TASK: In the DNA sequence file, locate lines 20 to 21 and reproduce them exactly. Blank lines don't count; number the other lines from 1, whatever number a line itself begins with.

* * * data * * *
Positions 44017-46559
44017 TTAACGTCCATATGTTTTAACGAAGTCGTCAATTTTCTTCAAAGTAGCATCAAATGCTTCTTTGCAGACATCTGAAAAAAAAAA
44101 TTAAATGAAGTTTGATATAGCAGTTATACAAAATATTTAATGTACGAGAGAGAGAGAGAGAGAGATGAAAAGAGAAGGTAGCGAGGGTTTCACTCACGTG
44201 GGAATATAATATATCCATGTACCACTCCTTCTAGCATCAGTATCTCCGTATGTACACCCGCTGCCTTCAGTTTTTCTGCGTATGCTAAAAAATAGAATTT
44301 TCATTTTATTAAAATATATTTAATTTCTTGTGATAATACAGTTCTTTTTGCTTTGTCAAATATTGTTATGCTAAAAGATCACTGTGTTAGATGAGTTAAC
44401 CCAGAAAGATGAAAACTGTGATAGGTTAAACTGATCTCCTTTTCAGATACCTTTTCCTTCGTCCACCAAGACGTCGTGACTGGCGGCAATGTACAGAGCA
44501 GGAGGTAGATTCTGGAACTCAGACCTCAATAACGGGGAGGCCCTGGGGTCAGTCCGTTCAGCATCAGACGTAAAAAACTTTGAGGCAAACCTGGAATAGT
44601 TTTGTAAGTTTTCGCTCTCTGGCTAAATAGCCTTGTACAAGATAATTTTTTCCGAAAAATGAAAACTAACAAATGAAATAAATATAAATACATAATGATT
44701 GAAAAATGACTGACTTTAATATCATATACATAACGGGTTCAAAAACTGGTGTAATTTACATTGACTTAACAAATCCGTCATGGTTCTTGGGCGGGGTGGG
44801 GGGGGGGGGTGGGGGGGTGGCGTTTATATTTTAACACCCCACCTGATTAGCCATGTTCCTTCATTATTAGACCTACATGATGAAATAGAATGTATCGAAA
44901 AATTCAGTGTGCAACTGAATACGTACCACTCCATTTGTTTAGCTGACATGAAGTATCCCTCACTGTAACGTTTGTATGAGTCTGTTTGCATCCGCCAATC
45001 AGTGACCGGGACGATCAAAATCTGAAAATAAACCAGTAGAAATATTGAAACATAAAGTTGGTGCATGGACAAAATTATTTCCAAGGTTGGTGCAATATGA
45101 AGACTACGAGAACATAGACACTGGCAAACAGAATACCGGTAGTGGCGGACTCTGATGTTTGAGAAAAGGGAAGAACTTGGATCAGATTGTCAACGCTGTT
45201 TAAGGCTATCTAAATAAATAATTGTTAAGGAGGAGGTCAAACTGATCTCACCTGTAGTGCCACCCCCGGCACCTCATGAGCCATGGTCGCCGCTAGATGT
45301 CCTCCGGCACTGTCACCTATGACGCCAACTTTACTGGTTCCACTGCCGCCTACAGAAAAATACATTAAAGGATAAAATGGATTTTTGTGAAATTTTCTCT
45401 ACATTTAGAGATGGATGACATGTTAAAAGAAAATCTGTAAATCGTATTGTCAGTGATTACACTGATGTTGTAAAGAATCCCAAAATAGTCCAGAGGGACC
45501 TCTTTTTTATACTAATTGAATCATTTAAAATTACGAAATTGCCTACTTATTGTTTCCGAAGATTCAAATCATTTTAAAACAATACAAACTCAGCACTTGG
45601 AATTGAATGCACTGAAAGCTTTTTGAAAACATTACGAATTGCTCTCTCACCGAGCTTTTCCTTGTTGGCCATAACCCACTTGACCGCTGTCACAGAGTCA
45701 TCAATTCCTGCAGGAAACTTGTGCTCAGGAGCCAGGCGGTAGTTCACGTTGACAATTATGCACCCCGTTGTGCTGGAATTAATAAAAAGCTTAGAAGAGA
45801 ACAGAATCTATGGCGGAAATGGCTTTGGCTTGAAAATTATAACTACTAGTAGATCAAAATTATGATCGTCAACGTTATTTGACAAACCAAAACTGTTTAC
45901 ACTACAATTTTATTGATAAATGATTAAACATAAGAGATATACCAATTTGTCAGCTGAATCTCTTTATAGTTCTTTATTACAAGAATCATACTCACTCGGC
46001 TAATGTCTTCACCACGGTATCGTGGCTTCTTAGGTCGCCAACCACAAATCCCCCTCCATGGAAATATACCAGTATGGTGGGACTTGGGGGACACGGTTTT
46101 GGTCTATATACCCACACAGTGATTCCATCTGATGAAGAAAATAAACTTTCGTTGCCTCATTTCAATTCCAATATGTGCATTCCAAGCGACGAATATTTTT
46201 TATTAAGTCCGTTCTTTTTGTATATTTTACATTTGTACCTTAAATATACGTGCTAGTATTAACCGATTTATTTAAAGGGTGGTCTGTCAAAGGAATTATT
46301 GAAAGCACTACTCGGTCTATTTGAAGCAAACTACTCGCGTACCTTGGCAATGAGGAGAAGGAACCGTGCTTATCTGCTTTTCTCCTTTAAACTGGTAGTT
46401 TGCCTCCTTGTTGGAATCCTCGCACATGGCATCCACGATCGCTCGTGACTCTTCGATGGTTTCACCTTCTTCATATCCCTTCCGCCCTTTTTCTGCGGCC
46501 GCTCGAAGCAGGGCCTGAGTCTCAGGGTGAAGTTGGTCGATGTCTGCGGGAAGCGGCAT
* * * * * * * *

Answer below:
45801 ACAGAATCTATGGCGGAAATGGCTTTGGCTTGAAAATTATAACTACTAGTAGATCAAAATTATGATCGTCAACGTTATTTGACAAACCAAAACTGTTTAC
45901 ACTACAATTTTATTGATAAATGATTAAACATAAGAGATATACCAATTTGTCAGCTGAATCTCTTTATAGTTCTTTATTACAAGAATCATACTCACTCGGC